Would not my hon. Friend agree that that would play into the hands of thieves? It would make it easy to change number plates in a second or two.

Mr. Gresham Cooke

That is an excellent point. Instead of having to unscrew a number plate, a thief taking a Jaguar car—they always seem to take Jaguar cars nowadays—would merely strip off the adhesive digits and put on new ones. That is a point which should be carefully considered when framing the regulations.

I am sorry that I was not present on 31st May, but I was abroad on export business on that day. I have always done my best to assist road safety. My hon. and gallant Friend the Member for Eye (Sir H. Harrison) introduced a Bill about 10 years ago for putting two reflectors on motor vehicles and two rear lights. I advised him and helped him, even before I was in the House, because the daughter of the Chairman of London Transport, when coming to a dance of ours at home, ran into the back of a lorry as the lorry driver had only one tiny muddy reflector.

In the interests of road safety, we must do everything we can to ensure that number plates are plain and can be seen from the rear. But there are problems for manufacturers. There is also the problem of whether people will be permitted, under the regulations, to stick on reflective number digits. If so, in my view, that would be unsatisfactory.

Mr. Ogden

I should like to ask my hon. Friend the Parliamentary Secretary whether his Ministry has come to a definite conclusion about the colour of the number plates which may be permitted on the rear and front of vehicles. Will there be two colours, or will the colour be the same at each end?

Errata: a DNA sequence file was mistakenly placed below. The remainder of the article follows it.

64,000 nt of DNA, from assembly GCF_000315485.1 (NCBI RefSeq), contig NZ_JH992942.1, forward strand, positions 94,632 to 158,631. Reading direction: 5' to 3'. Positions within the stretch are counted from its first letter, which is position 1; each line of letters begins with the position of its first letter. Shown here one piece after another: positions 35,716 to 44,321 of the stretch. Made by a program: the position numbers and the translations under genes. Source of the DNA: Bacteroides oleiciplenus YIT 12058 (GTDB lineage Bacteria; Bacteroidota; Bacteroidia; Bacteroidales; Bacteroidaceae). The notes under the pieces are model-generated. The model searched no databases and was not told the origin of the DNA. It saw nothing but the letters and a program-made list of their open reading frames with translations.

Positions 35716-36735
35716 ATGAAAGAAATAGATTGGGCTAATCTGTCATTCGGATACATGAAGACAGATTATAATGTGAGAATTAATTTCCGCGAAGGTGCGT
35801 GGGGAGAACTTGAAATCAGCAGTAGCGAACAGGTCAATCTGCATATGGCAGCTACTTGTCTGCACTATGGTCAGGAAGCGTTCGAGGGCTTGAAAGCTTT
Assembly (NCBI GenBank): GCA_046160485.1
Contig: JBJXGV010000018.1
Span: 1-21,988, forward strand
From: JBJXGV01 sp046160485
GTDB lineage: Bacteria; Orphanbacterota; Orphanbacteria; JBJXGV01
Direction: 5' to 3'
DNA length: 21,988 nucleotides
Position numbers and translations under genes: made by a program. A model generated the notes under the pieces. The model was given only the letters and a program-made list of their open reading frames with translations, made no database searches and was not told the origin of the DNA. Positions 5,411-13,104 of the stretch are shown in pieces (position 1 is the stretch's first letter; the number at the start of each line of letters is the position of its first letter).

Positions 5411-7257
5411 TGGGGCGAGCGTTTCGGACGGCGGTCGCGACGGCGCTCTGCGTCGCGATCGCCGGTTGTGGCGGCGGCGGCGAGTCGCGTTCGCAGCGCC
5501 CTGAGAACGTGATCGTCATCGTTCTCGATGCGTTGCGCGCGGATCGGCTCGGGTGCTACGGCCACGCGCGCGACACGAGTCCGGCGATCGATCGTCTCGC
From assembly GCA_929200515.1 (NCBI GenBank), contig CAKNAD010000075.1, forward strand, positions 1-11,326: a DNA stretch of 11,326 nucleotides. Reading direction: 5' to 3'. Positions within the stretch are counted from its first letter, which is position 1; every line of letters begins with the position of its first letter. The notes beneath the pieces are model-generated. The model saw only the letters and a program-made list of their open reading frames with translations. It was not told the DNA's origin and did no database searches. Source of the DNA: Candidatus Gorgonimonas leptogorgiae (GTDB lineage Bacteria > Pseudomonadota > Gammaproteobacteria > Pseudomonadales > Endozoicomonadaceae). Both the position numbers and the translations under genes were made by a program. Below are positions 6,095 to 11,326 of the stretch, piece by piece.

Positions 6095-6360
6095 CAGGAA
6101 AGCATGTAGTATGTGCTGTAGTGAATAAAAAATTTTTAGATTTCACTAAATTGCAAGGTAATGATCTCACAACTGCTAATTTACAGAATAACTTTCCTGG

Mr. Lomas

I was concerned about whether the numbers could he taken off very easily. The Road Research Laboratory test, which was done over two years on vehicles which were subjected to 80,000 miles of use on the road, showed that with normal wear and tear this did not happen. I am told that provided the numbers are put on properly they would not lift. Equally, I made the point that I should be in favour of riveted raised digits being fitted to make sure that they could not be taken off. This is a question on which I hope that the Ministry will lay down certain specifications. I agree that we have to ensure that the numbers are not interchangeable and that they cannot be taken off and others substituted. The numbers which were utilised in the Road Research Laboratory's test from April, 1964, to April, 1966, clearly showed that this could not and did not happen.

Mr. Dance

The question of having one colour at the back and another at the front is very important. I gather that this is already done in France. I think that the colour is red at the front and yellow at the back. It helps to know whether a vehicle is coming or going. We should if possible try to get some standardisation with Europe, because we are taking vehicles to and from the Continent frequently these days.

10.45 a.m.

Mr. Webster